Web-only men's apparel retailer Trunk Club, which ranked No. 558 in the Second 500 Guide based on 2012 sales of $15 million, for example, has four to five people deployed on monitoring analytics and the performance of TrunkClub.com and its applications. Another 25 employees tap into analytics on an ongoing basis to get data they need to do their jobs. "Analytics is a core part of our culture," says Tim Grace, head of product for the retailer, which requires its customers to fill out a profile about their lifestyle and clothing style and then pairs them with a stylist who chats with them before shipping them outfits to try.
"It's the marketing team that uses Google Analytics the most, largely because they use it to understand the performance of their marketing efforts and to understand referring traffic," he says. "I'd say it's about 90% the marketing team and 10% the rest of us." That 10% often spend their time working with Mixpanel and on KissMetrics, which Trunk Club uses mostly to track and record the actions that lead to a conversion, including interactions that occur offline. KissMetrics tracks activity down to the level of each shopper so Trunk Club can see the path John Smith takes to become a Trunk Club customer. That's not something Google Analytics can do, because it only provides anonymous data and only monitors online activity.
Despite the multiple vendor-supplied analytics tools it uses, Grace says Trunk Club has had to develop some analytics processes on its own. A particular hurdle was how to track and record campaign attribution for marketing on mobile devices. "We struggled with that, and we found analytics [services] were doing a poor job of tracking what was going on there," he says. "We had to figure out what the right way was for us to do that." Trunk Club's in-house development team ended up creating its own way to track attribution on mobile.
Grace says he's largely satisfied with the capabilities provided by Mixpanel and KissMetrics, but would like to be able to generate more custom reports with the data those systems collect. "We want to use that data to answer specific questions, and that's not something you can do very easily," he says. Dan McGaw, director of marketing at KissMetrics, says the vendor is working to create multiple new reports to answer more questions its KissMetrics users have. Mixpanel did not respond to an inquiry.
Children's apparel e-retailer FrenchToast.com president Michael Arking says he wants answers too, and he enlisted earlier this year for the first time the services of a business intelligence consultant to extract them from his analytics data. The e-retailer, with Internet Retailer-estimated 2012 web sales of $9.3 million, ranks No. 692 in the Second 500 Guide.
Arking says he's a big fan of Google Analytics and he looks at it daily—sometimes hourly—to monitor top-line metrics like visits, revenue and transactions to keep track of how the day or week is going for FrenchToast.com, and he's fine with doing that. He also checks analytics reports provided by other vendors the site uses, such as SocialAnnex, for data about Facebook social network activities that Google Analytics can't get. Google Analytics users can see what traffic arrives from Facebook, but Facebook doesn't allow it to track other activities on the social network. By providing tools like social login and social sharing, SocialAnnex can collect a greater amount of social network activity data. But Arking says he wants to get more out of the data he knows is stored in Google Analytics, and that's where he ran into problems.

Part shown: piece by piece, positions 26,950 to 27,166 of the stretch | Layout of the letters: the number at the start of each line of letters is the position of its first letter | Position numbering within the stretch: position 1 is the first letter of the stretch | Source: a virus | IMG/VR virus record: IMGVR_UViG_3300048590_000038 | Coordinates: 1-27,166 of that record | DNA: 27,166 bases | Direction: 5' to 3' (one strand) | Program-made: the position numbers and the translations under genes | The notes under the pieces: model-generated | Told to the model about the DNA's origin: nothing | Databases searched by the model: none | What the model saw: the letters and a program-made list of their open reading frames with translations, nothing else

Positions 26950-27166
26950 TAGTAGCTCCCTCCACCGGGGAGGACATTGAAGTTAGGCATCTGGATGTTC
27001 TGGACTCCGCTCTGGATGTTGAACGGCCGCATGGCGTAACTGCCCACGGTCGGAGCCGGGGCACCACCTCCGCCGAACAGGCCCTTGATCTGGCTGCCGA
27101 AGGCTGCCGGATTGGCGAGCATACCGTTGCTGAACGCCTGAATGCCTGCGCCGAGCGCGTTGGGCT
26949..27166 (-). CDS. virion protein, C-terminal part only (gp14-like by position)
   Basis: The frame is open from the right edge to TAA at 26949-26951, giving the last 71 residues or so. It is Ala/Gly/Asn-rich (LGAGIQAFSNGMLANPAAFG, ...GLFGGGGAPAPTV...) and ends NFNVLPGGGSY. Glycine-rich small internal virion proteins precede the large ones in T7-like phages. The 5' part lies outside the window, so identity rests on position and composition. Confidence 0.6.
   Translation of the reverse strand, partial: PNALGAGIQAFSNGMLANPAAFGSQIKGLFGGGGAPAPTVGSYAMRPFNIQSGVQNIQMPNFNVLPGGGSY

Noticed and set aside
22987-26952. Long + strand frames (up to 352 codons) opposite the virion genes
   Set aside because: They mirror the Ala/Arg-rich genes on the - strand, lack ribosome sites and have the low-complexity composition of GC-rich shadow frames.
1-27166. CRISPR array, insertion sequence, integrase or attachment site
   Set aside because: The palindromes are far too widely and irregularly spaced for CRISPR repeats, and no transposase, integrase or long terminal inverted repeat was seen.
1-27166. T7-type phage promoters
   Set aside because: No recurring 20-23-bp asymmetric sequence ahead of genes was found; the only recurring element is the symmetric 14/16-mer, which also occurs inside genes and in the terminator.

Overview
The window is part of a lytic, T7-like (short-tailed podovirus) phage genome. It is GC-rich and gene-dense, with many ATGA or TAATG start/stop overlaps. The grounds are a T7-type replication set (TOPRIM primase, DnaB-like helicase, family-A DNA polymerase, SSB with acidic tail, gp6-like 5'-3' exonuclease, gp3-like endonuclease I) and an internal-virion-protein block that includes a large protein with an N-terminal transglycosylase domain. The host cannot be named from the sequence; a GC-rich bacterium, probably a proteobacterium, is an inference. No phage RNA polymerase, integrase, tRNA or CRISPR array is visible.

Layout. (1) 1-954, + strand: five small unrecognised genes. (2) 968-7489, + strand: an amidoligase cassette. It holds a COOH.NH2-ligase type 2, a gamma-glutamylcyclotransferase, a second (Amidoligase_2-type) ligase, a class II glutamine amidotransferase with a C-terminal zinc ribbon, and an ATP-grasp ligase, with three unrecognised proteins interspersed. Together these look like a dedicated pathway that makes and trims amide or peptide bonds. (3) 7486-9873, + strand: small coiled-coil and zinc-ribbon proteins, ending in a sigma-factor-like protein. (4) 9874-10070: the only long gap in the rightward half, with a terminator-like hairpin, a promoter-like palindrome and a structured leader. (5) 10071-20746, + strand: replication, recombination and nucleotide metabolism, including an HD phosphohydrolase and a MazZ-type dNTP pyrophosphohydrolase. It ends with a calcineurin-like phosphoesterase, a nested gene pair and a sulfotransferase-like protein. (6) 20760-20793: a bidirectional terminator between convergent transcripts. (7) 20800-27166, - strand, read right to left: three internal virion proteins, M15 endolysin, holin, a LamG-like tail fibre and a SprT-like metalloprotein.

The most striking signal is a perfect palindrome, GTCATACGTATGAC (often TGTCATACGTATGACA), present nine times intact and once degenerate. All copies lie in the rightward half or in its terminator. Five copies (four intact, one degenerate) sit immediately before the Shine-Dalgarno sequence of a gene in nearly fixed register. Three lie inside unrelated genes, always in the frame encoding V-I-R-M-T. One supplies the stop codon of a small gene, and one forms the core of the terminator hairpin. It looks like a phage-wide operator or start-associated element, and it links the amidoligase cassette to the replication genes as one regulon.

"There is a ton of data available from Google Analytics, and it is getting way more complex," he says. "As we dig deeper, it gets harder to be actionable. I am not a business analyst, so I went hunting for a third party that could dig in deep and answer the questions that are gnawing us." One such question: Why is the conversion rate on FrenchToast.com lower for consumers using the Google Chrome browser than consumers using Safari? One answer it found is a security pop-up appears on some Chrome browser versions.
With answers to these types of questions now flowing in, Arking says he's feeling more confident in the actions he's taking based on his analytics. For example, FrenchToast.com is now testing alternate designs on pages where analytics indicate the bounce rate is higher.
The e-retailer also is wading further into analytics. It will begin using Tealium's tag management system next month to better track FrenchToast.com's digital efforts. The tags will allow for more specific reporting on things not being tracked now, such as how many consumers start filling in text boxes, like those on a shipping or payment page, but don't complete them. Arking says with custom tags he'll be able to pinpoint where consumers abandon a form. Right now, the site only tracks how many submit the form.
As they pursue growth, the smaller retailers that comprise the Second 500 Guide want to use the data they collect through various analytics platforms just as effectively as e-commerce's biggest players. For now, it is a matter of vendors being able to deliver the data in a comprehensible way that personnel without computer science degrees can act on quickly.